Risk factors for surgical site infections among 1,772 patients operated on for lumbar disc herniation: a multicentre observational registry-based study
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- Habiba, S., Nygaard, Ø.P., Brox, J.I. et al. Acta Neurochir (2017) 159: 1113. doi:10.1007/s00701-017-3184-2
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There are no previous studies evaluating risk factors for surgical site infections (SSIs) and the effectiveness of prophylactic antibiotic treatment (PAT), specifically for patients operated on for lumbar disc herniation.
This observational multicentre study comprises a cohort of 1,772 consecutive patients operated on for lumbar disc herniation without laminectomy or fusion at 23 different surgical units in Norway. The patients were interviewed about SSIs according to a standardised questionnaire at 3 months’ follow-up.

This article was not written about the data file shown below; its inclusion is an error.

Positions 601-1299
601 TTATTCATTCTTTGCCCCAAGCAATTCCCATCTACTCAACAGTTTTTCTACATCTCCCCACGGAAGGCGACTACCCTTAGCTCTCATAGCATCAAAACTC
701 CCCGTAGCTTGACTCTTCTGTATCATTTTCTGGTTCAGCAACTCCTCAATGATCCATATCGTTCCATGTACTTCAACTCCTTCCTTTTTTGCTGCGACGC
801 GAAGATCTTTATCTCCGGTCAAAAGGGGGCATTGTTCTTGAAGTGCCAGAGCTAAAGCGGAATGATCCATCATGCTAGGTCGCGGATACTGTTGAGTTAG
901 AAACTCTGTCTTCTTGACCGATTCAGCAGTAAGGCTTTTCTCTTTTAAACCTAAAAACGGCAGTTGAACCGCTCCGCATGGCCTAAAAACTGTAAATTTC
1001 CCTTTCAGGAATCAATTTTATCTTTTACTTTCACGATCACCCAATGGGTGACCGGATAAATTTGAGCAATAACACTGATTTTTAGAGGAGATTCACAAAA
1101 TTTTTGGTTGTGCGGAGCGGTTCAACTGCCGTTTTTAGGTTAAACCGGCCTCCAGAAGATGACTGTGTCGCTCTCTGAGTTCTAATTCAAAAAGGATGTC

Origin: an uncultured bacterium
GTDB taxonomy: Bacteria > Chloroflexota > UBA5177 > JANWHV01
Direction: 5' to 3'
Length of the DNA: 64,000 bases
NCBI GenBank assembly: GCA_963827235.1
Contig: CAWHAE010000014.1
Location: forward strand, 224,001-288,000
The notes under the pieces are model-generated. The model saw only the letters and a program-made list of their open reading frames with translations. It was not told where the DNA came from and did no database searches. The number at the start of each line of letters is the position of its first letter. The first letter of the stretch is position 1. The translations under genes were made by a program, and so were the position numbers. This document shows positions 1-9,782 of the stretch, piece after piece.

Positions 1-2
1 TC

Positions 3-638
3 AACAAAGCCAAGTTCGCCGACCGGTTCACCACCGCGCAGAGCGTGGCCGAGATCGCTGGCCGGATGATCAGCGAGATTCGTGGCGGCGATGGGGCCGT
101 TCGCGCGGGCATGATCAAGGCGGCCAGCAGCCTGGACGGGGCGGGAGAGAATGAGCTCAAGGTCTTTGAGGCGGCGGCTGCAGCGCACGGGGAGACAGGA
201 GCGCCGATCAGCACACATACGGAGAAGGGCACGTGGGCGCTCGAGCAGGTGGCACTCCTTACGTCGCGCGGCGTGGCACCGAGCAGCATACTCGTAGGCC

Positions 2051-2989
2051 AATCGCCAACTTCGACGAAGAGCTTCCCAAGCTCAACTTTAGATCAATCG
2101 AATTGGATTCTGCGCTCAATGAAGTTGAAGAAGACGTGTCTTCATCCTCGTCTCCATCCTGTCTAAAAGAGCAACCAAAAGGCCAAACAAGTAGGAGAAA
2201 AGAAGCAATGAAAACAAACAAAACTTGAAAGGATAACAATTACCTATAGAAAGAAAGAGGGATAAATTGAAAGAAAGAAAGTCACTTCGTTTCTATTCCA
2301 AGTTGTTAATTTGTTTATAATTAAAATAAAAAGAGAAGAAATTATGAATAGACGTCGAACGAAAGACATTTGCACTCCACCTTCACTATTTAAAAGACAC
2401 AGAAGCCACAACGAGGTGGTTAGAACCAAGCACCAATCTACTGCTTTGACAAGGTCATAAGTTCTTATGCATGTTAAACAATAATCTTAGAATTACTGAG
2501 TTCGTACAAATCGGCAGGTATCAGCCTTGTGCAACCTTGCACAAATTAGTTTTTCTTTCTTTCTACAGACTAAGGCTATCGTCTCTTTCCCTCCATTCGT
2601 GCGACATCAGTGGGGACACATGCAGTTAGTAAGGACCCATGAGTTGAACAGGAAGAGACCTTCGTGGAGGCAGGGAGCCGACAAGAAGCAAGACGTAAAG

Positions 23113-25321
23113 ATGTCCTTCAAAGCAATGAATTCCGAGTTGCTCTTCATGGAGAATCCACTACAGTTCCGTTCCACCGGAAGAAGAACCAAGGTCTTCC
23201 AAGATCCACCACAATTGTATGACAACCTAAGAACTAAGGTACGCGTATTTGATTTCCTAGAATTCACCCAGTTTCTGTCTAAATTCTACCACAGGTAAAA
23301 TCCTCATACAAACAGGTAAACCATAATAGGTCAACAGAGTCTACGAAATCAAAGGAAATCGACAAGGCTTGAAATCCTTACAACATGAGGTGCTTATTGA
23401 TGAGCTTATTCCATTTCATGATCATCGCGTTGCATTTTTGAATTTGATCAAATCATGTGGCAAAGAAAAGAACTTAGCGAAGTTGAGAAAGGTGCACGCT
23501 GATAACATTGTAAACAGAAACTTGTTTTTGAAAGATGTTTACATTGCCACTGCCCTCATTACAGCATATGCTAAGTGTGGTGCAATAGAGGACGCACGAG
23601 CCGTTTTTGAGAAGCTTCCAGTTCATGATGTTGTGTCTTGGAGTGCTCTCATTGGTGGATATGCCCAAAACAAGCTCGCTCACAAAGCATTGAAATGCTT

Three months after surgery, 2.3% of the patients had an SSI. Only no PAT (OR = 5.3, 95% CI = 2.2–12.7, p< 0.001) and longer duration of surgery than the mean time (68 min) (OR = 2.8, 95% CI = 1.2–6.6, p = 0.02) were identified as independent risk factors for SSI. Numbers needed to have PAT to avoid one SSI was 43.
In summary, this study clearly lends support to the use of PAT in surgery for lumbar disc herniation. Senior surgeons assisting inexperienced colleagues to avoid prolonged duration of surgery could also reduce the occurrence of SSI.